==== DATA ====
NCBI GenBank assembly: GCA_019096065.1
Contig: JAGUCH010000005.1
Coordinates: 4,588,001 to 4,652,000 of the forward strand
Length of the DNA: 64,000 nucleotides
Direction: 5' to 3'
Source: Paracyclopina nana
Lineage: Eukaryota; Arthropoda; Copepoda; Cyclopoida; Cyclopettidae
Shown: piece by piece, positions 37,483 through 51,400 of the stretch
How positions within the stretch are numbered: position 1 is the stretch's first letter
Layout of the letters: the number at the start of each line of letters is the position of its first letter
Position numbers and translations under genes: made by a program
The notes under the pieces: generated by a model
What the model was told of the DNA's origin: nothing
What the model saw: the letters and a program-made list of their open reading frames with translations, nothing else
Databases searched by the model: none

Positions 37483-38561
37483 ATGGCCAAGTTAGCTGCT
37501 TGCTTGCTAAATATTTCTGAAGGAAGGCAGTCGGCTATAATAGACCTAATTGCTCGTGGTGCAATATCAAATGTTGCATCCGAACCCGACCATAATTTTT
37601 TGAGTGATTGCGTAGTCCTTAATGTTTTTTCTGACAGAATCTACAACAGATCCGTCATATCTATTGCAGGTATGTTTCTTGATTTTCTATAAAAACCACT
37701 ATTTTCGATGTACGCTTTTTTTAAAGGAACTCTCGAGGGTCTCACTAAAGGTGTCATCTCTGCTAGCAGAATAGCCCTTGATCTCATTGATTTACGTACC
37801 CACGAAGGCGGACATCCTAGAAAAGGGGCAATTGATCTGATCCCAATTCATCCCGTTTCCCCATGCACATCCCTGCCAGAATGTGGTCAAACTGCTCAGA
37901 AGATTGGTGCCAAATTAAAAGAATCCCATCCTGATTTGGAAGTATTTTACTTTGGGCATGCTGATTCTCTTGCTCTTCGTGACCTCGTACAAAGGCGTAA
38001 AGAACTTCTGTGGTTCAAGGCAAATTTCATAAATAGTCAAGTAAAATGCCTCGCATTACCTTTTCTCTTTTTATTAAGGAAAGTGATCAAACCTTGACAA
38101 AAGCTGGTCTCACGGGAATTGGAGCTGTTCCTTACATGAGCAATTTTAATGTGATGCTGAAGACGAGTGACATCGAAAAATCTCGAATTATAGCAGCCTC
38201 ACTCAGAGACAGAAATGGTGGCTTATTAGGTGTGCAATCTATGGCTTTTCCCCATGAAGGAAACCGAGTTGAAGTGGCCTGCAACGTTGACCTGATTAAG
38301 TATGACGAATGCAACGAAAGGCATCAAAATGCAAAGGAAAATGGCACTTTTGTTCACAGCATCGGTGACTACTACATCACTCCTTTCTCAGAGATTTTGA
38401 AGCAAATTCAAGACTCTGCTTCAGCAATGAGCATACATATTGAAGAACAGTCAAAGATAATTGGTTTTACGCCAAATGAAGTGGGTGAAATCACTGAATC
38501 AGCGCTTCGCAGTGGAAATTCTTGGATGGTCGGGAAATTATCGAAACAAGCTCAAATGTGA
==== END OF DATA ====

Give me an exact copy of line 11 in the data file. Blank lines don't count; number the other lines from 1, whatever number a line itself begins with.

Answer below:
Position numbers and translations under genes: made by a program